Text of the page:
A clever algorithm generating millions of random ideas is turning the tables on patent trolls — Quartz

A clever algorithm generating millions of random ideas is turning the tables on patent trolls — Quartz

Artist and engineer Alexander Reben has written an algorithm that exploits the convoluted US patent system in order to mess with patent trolls—people and organizations who file for patents on trivial concepts without any intention of building a product, then extort money from those who actually make things.

His project, All Prior Art, posts ideas for “inventions” to prevent people from filing patents they’re not going to use. According to US patent law, if there’s “prior art“—in this case, a previously published version of the idea—no one can file a patent on it. He’s posted 4.2 million such ideas and counting.

Says Reben, “The real purpose of the patent system is to reward innovation and help protect people who put in a lot of time and money testing and doing R&D.” He hopes to address this with his fake ideas.

The algorithm pulls from the entirety of current US patents and mashes together random phrases and sentences, so the inventions are quite often meaningless.

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Finding Your Soul Mate Online May Be Harder Than the Dating Sites Suggest

Finding Your Soul Mate Online May Be Harder Than the Dating Sites Suggest

The researchers weren’t interested in what the daters discussed, or even whether they seemed to share personality traits, backgrounds, or interests. Instead, they were searching for subtle similarities in how they structured their sentences—specifically, how often they used function words such as it, that, but, about, never, and lots. This synchronicity, known as “language style matching,” or LSM, happens unconsciously. But the researchers found it to be a good predictor of mutual affection: An analysis of conversations involving 80 speed daters showed that couples with high LSM scores were three times as likely as those with low scores to want to see each other again.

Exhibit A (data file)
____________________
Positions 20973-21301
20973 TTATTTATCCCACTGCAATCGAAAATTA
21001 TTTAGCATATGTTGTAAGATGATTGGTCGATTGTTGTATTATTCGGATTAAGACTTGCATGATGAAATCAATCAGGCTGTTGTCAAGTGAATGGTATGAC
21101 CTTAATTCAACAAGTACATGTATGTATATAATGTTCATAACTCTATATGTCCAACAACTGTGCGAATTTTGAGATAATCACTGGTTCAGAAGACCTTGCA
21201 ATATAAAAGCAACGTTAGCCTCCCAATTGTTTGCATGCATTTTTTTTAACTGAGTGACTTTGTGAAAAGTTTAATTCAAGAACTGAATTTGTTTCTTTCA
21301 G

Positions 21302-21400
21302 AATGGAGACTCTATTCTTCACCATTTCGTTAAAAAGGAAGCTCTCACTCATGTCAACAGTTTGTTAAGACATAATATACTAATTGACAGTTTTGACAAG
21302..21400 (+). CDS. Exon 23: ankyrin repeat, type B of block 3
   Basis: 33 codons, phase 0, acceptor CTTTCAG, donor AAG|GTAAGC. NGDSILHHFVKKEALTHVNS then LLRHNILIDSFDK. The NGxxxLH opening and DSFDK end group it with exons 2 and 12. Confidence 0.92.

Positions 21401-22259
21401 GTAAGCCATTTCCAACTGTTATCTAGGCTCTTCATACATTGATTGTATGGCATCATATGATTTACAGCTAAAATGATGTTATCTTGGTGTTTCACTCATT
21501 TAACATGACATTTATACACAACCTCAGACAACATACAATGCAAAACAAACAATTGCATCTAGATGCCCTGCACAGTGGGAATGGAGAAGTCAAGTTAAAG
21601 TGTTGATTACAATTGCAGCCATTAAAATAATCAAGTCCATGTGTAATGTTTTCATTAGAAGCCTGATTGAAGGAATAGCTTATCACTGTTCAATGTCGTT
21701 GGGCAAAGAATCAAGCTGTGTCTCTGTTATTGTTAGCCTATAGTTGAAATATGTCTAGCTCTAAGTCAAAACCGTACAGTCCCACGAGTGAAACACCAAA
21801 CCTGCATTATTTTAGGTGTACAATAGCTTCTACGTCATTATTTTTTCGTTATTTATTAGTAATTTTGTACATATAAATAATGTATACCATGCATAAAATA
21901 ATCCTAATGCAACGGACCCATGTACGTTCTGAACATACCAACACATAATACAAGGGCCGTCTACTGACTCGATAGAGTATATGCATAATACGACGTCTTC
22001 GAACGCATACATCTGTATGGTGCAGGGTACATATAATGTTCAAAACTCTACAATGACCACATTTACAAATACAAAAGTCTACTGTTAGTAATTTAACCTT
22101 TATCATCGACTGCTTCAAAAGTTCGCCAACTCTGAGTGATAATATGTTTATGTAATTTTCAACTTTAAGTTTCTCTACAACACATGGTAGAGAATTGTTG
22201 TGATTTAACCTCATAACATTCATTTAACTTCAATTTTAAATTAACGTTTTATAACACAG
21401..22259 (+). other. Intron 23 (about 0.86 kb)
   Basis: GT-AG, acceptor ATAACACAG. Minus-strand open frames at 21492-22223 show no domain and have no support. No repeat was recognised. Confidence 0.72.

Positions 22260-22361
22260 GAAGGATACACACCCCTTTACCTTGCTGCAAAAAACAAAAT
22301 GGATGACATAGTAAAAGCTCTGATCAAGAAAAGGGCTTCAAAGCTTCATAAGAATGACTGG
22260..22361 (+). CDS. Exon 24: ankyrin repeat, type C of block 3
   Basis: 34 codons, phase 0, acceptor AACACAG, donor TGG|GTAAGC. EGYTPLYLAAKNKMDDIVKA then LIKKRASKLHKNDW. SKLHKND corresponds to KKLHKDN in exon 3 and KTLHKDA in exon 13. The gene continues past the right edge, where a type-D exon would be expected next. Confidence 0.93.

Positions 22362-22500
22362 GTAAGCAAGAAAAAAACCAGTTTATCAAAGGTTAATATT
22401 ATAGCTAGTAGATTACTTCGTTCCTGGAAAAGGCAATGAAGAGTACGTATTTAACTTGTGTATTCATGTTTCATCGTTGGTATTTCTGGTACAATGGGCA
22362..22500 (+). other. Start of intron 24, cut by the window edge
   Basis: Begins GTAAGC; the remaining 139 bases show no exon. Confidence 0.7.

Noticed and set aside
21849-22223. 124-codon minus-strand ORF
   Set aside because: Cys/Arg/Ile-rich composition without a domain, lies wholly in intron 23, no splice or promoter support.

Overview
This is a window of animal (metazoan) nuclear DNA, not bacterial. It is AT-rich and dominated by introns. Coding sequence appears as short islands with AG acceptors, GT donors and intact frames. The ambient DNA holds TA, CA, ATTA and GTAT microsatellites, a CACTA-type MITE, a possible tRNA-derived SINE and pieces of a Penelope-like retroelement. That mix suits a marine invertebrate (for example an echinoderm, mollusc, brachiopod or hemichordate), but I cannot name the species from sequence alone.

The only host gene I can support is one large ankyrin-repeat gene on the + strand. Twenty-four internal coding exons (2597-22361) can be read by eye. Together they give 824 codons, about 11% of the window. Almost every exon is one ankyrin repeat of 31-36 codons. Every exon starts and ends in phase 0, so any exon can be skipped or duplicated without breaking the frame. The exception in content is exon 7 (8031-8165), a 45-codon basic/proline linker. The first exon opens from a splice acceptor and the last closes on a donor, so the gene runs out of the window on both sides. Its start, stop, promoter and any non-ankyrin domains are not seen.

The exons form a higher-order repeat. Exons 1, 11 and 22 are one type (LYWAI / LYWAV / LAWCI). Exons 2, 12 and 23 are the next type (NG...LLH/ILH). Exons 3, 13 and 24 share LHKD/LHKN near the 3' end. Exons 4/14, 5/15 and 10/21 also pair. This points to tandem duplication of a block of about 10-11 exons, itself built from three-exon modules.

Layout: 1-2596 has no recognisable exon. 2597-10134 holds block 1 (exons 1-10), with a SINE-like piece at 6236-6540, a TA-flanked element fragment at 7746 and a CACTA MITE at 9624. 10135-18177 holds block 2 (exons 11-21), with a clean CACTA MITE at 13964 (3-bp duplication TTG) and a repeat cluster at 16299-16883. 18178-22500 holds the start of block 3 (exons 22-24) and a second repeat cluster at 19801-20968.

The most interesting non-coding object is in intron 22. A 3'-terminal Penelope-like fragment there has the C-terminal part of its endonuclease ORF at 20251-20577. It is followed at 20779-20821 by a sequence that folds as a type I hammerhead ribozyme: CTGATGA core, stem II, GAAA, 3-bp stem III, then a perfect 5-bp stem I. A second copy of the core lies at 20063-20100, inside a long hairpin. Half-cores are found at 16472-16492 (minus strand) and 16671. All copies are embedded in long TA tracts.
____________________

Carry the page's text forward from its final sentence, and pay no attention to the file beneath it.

It’s not just speech patterns that can encode chemistry. Other studies suggest that when two people unknowingly coordinate nonverbal cues, such as hand gestures, eye gaze, and posture, they’re more apt to like and understand each other. These findings raise a tantalizing question: Could a computer know whom we’re falling for before we do?

Welcome to the vision of Eli Finkel. A professor of psychology and management at Northwestern University and a co-author of the LSM study, Finkel is a prominent critic of popular dating sites such as eHarmony and Chemistry, which claim to possess a formula that can connect you with your soul mate. Finkel’s beef with these sites, he says, isn’t that they “use math to get you dates,” as OKCupid puts it. It’s that they go about it all wrong. As a result, Finkel argues, their matching algorithms likely foretell love no better than chance.

The problem, he explains, is that they rely on information about individuals who have never met—namely, self-reported personality traits and preferences. Decades of relationship research show that romantic success hinges more on how two people interact than on who they are or what they believe they want in a partner. Attraction, scientists tell us, is created and kindled in the glances we exchange, the laughs we share, and the other myriad ways our brains and bodies respond to one another.

Which is why, according to Finkel, we’ll never predict love simply by browsing photographs and curated profiles, or by answering questionnaires. “So the question is: Is there a new way to leverage the Internet to enhance matchmaking, so that when you get face to face with a person, the odds that you’ll be compatible with that person are higher than they would be otherwise?”

On Permission, by Craig Mod · The Manual

On Permission, by Craig Mod · The Manual